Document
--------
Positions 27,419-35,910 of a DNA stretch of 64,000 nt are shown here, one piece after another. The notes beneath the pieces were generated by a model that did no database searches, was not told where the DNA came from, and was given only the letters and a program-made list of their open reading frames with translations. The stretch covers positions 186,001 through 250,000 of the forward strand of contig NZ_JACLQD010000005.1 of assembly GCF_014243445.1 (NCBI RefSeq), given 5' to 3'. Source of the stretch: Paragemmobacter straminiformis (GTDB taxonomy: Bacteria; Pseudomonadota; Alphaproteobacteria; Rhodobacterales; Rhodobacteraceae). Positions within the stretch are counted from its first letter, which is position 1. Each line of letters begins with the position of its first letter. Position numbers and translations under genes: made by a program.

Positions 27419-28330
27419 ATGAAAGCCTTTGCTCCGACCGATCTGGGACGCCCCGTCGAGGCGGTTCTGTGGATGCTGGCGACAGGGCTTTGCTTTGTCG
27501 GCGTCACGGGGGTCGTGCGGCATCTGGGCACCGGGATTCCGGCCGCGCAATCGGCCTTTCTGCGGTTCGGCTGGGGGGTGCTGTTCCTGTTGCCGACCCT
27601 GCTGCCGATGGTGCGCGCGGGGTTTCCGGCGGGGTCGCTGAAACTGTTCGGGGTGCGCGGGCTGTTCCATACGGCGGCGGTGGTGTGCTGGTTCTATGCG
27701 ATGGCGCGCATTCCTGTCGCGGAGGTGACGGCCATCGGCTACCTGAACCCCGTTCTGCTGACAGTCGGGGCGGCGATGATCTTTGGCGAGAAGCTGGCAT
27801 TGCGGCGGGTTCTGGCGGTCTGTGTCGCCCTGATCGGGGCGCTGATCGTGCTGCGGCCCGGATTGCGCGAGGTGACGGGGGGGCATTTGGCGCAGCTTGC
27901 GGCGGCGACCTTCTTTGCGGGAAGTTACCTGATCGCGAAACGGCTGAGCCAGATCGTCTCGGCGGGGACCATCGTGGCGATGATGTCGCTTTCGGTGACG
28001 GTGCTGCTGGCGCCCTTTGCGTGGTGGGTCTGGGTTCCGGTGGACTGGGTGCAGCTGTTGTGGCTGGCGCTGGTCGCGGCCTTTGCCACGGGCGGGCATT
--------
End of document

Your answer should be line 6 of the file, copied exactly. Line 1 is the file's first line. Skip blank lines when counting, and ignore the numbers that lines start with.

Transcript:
27701 ATGGCGCGCATTCCTGTCGCGGAGGTGACGGCCATCGGCTACCTGAACCCCGTTCTGCTGACAGTCGGGGCGGCGATGATCTTTGGCGAGAAGCTGGCAT